There are high hopes in the future of Lebanese urban mobility! The country’s public transport infrastructure had been deteriorating for years due to lack of investments and funds. In March 2018, the World Bank approved a US$295 million package to improve the reliability and attractiveness of the public transportation service.
Despite the high population density (1,543 people per m2), Lebanon lacks any form of modern urban transportation system, which intensifies the level of congestion on the roads and heavily weighs down the country’s economy as well.
The Greater Beirut Public Transport Project (GBPTP) that aims at improving the Public Transport System has revealed an over-reliance on international funding, but still generates a lot of benefits. On March 15, 2018, The World Bank approved a public transportation reform loan (US $295 million package) and a grant of $69.8 million from the Global Concessional Financing Facility (GCFF) to support the overhaul of Lebanon’s deteriorating transport sector and the implementation of the government’s investment plan.
This funding, to be repaid over a period of 31 years, offers an eight-year grace and will be used to help develop a sustainable public transport system.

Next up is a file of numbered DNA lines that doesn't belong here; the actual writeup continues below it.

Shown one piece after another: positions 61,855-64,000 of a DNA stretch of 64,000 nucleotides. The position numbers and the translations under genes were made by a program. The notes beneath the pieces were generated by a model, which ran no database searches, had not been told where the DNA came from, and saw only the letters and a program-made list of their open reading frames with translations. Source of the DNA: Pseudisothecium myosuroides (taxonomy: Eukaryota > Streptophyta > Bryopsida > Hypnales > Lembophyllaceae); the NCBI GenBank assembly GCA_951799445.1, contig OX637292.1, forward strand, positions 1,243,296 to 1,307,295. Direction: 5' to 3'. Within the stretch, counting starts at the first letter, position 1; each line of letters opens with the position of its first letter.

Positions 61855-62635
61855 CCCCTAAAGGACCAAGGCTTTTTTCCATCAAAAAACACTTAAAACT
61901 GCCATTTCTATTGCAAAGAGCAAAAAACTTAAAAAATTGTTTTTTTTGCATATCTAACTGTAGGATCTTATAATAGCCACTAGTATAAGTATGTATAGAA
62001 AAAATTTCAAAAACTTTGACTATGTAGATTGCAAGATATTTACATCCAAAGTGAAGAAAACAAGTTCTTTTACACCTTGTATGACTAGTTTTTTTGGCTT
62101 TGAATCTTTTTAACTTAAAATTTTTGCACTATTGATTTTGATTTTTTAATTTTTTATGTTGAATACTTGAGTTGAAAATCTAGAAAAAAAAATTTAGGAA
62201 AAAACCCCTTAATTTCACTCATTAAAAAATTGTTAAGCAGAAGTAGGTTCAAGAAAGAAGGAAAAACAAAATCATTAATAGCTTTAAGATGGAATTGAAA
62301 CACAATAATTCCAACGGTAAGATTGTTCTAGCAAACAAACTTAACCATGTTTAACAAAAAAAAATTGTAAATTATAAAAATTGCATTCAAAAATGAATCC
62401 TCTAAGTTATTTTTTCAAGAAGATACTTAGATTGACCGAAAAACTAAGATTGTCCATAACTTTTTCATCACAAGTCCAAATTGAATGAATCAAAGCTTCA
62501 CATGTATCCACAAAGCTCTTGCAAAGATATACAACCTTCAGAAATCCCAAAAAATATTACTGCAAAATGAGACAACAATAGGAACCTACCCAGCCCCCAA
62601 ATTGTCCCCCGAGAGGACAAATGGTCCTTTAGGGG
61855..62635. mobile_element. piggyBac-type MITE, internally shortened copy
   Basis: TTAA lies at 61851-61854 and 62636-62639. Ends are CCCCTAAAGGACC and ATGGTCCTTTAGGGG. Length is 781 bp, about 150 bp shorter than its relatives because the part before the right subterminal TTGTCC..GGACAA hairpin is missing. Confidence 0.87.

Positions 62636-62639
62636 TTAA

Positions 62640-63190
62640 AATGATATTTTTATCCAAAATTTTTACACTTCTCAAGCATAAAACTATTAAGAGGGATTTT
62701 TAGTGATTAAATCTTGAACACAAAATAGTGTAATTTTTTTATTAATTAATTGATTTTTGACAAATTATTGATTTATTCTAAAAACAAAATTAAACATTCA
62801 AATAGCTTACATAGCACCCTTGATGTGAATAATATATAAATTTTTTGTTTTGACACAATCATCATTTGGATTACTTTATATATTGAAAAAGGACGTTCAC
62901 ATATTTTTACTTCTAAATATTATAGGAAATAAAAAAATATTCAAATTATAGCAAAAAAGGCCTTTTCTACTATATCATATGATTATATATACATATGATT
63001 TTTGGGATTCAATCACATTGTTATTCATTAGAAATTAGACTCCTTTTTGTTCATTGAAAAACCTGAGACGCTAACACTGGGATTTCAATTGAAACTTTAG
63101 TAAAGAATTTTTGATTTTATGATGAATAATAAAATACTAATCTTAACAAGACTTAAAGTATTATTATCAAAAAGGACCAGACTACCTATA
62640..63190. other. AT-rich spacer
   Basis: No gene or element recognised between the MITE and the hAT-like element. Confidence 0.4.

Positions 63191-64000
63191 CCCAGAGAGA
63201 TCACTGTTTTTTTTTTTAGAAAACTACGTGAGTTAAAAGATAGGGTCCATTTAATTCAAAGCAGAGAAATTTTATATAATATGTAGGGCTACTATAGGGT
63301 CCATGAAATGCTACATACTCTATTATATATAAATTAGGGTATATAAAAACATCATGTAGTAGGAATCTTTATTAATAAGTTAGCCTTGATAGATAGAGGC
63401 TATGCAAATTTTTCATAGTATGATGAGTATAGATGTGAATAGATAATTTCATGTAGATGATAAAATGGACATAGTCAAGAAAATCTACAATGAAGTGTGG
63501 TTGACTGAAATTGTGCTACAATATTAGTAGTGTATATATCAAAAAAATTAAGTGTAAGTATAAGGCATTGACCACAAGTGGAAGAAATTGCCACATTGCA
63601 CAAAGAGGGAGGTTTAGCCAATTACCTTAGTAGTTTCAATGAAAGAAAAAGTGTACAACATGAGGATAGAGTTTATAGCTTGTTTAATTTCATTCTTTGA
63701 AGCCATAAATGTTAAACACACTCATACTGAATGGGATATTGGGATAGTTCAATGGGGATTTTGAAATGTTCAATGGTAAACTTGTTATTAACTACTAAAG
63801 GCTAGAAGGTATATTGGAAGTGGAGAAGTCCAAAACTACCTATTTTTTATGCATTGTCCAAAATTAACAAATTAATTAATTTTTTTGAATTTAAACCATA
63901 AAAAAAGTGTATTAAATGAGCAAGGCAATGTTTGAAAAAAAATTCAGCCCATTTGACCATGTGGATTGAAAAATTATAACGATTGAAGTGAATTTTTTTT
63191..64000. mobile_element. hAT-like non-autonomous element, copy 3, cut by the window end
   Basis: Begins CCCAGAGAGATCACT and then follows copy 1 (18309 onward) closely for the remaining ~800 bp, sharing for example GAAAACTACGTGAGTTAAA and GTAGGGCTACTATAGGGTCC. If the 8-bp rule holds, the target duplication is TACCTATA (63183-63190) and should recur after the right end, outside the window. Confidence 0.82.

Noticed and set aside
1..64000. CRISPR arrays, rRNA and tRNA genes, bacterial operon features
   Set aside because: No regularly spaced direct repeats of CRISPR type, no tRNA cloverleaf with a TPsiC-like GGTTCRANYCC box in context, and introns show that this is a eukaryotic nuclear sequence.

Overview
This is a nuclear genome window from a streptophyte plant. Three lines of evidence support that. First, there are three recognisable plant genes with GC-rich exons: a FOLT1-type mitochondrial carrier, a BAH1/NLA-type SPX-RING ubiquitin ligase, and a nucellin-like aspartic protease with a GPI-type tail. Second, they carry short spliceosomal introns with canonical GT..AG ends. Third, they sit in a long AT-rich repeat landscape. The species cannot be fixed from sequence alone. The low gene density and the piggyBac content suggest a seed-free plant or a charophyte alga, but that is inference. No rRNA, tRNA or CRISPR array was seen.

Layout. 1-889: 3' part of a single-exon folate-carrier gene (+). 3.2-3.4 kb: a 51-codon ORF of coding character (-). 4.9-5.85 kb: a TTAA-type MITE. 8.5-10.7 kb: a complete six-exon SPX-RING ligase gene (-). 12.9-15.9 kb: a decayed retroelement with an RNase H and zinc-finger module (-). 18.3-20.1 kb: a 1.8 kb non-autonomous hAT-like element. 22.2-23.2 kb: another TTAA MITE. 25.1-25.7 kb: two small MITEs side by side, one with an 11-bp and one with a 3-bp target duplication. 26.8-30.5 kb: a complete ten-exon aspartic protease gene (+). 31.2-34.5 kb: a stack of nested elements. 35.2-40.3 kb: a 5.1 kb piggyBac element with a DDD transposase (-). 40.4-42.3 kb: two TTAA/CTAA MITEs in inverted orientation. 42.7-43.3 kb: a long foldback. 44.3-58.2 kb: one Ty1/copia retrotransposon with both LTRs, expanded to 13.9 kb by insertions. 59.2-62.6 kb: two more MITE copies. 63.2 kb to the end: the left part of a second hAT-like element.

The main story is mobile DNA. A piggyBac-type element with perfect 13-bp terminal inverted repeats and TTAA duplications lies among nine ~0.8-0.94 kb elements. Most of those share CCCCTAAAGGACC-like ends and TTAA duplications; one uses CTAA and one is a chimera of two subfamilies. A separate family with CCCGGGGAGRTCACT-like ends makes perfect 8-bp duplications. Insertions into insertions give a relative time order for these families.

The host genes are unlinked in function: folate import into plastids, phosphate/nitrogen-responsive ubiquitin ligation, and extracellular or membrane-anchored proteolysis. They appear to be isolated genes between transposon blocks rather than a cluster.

Three key components to revive Lebanon’s public transport sector
The GBPTP is based on three key components:
- To enhance opportunities for local authorities in order to reduce the barriers that vulnerable groups (special needs persons, children, the elderly…) face in accessing convenient and affordable transportation and deliver an integrated public transport system based on local needs;
- To optimise transport infrastructures and improve transport’s accessibility to people of all social classes on the northern highway and within the outer ring road of the city of Beirut. “The project envisages the purchase of 120 buses to service 40 kilometres [25 miles] of dedicated Bus Rapid Transit lanes from northern districts to the heart of Beirut. Additionally, 250 feeder buses will operate between the main stations and the hinterland”, the World Bank said in a press release;
- To finance consulting services and set up a modern information and communication technology system to supervise the work of buses, reduce costs and provide the Bus Rapid Transit (BRT) users with the optimum in terms of comfortable urban mobility.
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